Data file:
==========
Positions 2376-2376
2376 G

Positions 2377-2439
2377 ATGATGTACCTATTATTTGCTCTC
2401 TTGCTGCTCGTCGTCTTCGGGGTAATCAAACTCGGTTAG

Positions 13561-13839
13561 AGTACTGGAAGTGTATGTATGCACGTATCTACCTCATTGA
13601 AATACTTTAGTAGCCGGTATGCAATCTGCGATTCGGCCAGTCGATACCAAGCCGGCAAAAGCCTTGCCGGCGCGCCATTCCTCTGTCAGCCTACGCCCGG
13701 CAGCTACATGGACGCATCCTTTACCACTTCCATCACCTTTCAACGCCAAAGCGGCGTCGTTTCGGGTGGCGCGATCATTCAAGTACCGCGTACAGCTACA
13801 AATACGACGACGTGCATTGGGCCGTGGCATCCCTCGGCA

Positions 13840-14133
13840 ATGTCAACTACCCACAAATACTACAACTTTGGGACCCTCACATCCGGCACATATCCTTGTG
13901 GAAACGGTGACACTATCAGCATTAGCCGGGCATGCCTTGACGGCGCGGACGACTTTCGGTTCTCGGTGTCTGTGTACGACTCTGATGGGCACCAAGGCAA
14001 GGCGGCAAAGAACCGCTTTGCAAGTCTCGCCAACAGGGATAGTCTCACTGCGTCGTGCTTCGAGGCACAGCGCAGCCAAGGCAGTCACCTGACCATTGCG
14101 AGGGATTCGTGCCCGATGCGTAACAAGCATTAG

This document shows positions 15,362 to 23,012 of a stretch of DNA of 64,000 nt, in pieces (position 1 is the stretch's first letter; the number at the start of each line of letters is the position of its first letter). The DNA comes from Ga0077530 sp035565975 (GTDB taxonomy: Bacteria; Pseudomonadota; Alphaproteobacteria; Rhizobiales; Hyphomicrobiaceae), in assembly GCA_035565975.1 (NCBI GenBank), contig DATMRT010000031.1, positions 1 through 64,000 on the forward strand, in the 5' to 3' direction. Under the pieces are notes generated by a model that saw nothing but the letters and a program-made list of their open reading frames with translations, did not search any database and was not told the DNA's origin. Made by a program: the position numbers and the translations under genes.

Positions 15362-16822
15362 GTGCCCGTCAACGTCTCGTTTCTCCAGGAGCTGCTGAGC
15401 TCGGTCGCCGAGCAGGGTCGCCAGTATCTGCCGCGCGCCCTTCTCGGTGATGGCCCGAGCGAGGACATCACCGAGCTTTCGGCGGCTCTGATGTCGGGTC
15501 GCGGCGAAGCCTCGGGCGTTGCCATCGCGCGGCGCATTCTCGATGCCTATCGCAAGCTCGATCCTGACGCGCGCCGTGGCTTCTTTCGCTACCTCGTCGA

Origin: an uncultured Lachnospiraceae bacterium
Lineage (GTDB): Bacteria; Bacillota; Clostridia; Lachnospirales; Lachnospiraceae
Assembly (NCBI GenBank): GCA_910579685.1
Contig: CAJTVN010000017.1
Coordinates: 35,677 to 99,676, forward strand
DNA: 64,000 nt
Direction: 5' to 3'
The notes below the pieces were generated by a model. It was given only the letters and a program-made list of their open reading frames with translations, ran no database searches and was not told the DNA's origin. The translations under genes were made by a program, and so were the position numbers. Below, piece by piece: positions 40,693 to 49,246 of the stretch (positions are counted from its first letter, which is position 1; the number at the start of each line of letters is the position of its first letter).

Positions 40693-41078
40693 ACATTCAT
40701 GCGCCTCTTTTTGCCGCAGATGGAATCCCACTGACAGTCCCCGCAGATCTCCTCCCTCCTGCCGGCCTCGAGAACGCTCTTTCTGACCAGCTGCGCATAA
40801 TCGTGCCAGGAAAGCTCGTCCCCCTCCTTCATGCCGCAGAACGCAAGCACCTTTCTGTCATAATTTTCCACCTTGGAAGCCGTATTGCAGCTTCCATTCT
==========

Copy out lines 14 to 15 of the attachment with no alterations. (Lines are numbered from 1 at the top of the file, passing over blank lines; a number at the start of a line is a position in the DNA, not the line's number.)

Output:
14001 GGCGGCAAAGAACCGCTTTGCAAGTCTCGCCAACAGGGATAGTCTCACTGCGTCGTGCTTCGAGGCACAGCGCAGCCAAGGCAGTCACCTGACCATTGCG
14101 AGGGATTCGTGCCCGATGCGTAACAAGCATTAG